Originally written on SF Lunatic Fringe  |  Last updated 11/19/14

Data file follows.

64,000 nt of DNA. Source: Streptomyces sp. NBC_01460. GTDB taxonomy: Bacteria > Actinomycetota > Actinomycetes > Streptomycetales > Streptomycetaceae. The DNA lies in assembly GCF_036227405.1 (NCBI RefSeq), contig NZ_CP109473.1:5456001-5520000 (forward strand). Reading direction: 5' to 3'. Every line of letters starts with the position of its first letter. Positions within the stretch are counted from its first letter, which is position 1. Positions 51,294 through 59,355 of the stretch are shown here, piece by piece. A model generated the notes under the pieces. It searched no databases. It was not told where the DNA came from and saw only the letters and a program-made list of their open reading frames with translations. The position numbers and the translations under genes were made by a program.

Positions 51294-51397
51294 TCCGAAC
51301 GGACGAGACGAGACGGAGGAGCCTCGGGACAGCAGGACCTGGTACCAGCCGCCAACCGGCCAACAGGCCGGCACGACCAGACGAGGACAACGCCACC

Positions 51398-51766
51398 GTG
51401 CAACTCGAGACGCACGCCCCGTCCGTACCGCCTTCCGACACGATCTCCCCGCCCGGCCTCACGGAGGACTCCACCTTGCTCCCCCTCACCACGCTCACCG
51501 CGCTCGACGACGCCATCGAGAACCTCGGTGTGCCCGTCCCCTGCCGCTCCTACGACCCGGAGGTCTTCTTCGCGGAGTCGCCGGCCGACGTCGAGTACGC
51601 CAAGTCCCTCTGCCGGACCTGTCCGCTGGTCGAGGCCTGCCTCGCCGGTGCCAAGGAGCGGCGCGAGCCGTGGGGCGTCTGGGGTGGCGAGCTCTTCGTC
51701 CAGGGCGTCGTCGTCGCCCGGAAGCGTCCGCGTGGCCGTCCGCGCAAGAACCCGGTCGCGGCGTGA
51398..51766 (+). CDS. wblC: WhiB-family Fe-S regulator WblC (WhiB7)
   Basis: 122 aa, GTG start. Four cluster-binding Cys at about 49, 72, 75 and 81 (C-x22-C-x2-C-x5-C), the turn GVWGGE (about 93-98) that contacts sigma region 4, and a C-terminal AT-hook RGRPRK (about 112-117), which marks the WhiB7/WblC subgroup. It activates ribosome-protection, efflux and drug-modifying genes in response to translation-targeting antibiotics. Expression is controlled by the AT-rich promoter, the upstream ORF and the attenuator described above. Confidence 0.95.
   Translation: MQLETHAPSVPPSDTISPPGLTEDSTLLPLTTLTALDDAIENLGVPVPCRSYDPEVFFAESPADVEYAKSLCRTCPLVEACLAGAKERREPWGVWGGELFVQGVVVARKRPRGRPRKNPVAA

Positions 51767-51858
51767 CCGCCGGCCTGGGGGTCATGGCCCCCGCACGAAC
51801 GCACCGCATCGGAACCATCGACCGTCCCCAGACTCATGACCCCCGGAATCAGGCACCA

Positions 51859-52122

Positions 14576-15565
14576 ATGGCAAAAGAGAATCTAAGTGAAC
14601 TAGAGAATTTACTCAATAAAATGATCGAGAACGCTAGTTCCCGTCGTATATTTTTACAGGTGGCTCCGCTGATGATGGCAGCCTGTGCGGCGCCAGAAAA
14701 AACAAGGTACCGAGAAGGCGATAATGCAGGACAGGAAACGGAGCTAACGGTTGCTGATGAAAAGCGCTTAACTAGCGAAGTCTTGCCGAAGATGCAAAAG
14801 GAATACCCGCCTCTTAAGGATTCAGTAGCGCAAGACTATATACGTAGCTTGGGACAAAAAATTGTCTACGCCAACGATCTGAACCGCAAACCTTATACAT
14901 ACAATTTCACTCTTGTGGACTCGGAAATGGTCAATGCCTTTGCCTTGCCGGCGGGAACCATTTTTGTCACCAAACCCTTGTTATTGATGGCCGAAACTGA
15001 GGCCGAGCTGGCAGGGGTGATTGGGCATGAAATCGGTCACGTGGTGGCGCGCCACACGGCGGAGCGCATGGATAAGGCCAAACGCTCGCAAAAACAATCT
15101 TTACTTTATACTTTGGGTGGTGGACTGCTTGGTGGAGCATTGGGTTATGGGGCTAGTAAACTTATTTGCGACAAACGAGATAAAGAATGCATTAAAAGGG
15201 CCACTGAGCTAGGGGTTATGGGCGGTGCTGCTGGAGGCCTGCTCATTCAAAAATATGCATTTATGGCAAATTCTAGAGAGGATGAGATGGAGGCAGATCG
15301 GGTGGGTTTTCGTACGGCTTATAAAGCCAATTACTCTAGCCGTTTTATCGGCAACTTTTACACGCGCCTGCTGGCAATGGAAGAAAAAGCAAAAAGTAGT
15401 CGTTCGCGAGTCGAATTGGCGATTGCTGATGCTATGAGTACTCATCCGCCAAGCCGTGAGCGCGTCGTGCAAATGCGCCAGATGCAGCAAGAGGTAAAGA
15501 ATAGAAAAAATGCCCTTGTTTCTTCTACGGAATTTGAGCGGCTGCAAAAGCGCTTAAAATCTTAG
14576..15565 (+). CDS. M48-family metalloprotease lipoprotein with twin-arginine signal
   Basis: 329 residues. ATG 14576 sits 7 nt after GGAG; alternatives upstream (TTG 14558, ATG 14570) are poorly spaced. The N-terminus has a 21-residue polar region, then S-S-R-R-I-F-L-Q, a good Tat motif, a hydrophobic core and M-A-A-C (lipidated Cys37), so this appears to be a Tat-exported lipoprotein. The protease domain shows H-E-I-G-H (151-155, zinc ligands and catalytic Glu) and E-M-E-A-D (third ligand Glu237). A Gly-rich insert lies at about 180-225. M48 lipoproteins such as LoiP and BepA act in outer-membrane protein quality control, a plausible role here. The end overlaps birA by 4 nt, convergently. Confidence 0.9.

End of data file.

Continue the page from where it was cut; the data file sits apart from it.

The MLB Draft always results in people getting their eyes glazed over at all the picks.  At least now it’s only 40, and not 50 like when I covered the draft.  But the truth is, no one is guaranteed to ever make the majors (even the first round guys), and chances are that at least (AT LEAST!) 35 of those 40 players never taste the bigs.  And even then, who knows when that fourth rounder (Brandon Crawford), fifth rounder (Brandon Belt), or 28th rounder (Sergio Romo) will make a huge impact? Heck, even that 50th rounder (Marvin Benard!).  So, to help you look ahead, here are the things you need to know about the Giants draft this year. Positioning Some High School Picks The Giants taking Christian Arroyo in the first round marked the first time the Giants went with a high school position player in the first round since 1998, when they selected Tony Torcato.  That pick didn’t work out so well in the end, as Torcato only managed to grab cups of coffee in four major league seasons from 2002-2005 (all with the Giants), making just 53 plate appearances and putting up a .298/.346/.340 slash line. But that’s not all.  It’s the first time since 1974 that the Giants have used their top two picks on high school position players, when the Giants picked up second baseman Terry Lee and catcher Kenny Kolkhorst in the first and second rounds, respectively.  Neither Lee nor Kolkhorst ever made the majors with any franchise. Mid and Late Round Sleepers • Dan Slania (5th Round) – Slania was a college reliever (something the Giants targeted often in the draft), working as Notre Dame’s closer.  What makes Slania stand out is good mechanics, good velocity (mid-90’s) and a real strikeout pitch with a slider.  The only question with him is do the Giants try to convert him to starter or not? • Tyler Horan (8th Round) – The Giants love the Cape Cod League, the premier wood-bat summer league and a place to see how hitters will hit without the aluminum colleges use.  Horan led the Cape Cod league in home runs.  Horan has great batspeed and an easy, pure swing.  Unlike many Giants picks, however, Horan is not a great athlete and will be stuck to left field, being forced to move solely on his power hitting.  But he has real power. • John Riley (31st Round) – Baseball America ranked him as their #150 draft prospect. He was picked at #942 overall. This high school catcher has some power in his swing, though he’s a bit raw both at the plate and behind it.  He’s considered signable away from his commitment to Cal, although it will be interesting to see how the low round he was picked at will affect that.  The Giants made a steal in the 26th round of 2011 when they picked, and signed, Clayton Blackburn.  Riley could be another impact high schooler who is a steal late. So You Think The Giants Could Have Gotten Their Top Picks Later In The Draft… It’s noted above that John Riley was a bit of a steal, as the #150 prospect (as ranked by Baseball America) and not going until close to the 1,000th pick overall.  But this gets even more intriguing.  BA’s writeup, which happens weeks before the draft, connected Riley to the Giants as the team that liked him best.  They suggested the Giants might draft him “As high as the second round.”  Well, it seems they made the right risk in waiting on a player in this draft…if he decides to sign. Flights on Height The Giants sure were trying to find some tall pitchers on the mound.  The looks at tall pitchers started on Day 2, as the Giants 6’5” right hander Daniel Slania, a reliever out of Notre Dame (who might be looked at as a starter) in the fifth round.  Not long after in the ninth round, the Giants picked up 6’6” southpaw Donald Snelten out of Minnesota.  But in Day 3, things picked up.  There was: • 13th rounder 6’5” righty Pat Young from Villanova; • 14th round Nick Jones, a 6’6” left-hander from Alabama’s Chattahoochee Valley Community College; • Stanford’s lefty 6’8” Garrett Hughes in the 19th round; • 6’5” righty Ethan Miller from San Diego State in the 22nd round; • 6’7” Dylan Brooks, a right-hander from Canada’s Lord Dorchester SS in the 30th round; • And then they topped it off (literally) with 6’9” Christopher Viall from Soquel High School here in Northern California, another right-hander. Staying Home While the Giants didn’t pick Hillsborough’s Matt Krook as many mock drafts predicted, the Giants did pick several local players.  The Giants went to the Stanford well twice, with first baseman Brian Ragira in the fourth round and RHP Garrett Hughes in the 19th round.  In addition to this, they picked up Willow Glen High School (San Jose) catcher John Riley in the 31st round, Burlingame High School RHP Grant Goodman in the 36th round, Soquel High School RHP Christopher Viall in the 39th round, and Granada High School (Livermore) outfielder Ryan Kirby in the 40th and final round. If you want to stretch things out, you could also include 3rd round pick Chase Johnson, a RHP from Cal Poly San Luis Obispo (Hey, it’s closer than Los Angeles).  And you could also point out that the 2nd round pick Ryder Jones, a high schooler from North Carolina, is committed to Stanford. High School players drafted late are usually unlikely to sign, but the local connection may tempt one or two of them to take a chance. Playing the Cardinal (not the St. Louis variety) As mentioned, the Giants took two players from nearby college baseball power Stanford University, in the fourth and 19th rounds respectively.  The last time the Giants picked up a player from Stanford was in 2011, on 42nd rounder Danny Sandbrink, a right-handed pitcher currently in the San Jose bullpen.  Before that, the Giants hadn’t picked someone from Stanford since 1989, when the picked up second baseman Frank Carey in the 8th round. Brian Ragira in the fourth round is the highest pick of a Stanford player ever by the Giants, and this is also the first time they’ve drafted two Stanford players in the same draft. The Name Game Here are the best names found on the Giants draft list. • Nick Vander Tuig (6th round, UCLA) – Who doesn’t want to see a matchup between Yasiel Puig and Vander Tuig now? • Johneshwy Fargas (11th round, Puerto Rico Baseball Academy) – It’s good news that Augusta no longer has baseball on the radio, because their announcers would be on the DL with a tongue-twist-sprain on this name. • Brandon Zajac (23rd round, Cleveland State CC in Tennessee, of course) – One of two Brandons, but you have to love a ‘Z’ last name. • Chattahoochee Valley Community College (14th round pick Nick Jones) – Funny names are not the province of players.  The baseball draft is a great list of small school names as well. The Final Numbers 14 – High School Picks 3 – Community College Picks 23 – College Picks — 5 Catchers 11 Infielders 3 Outfielders 15 Right-Handed Pitchers 6 Left-Handed Pitchers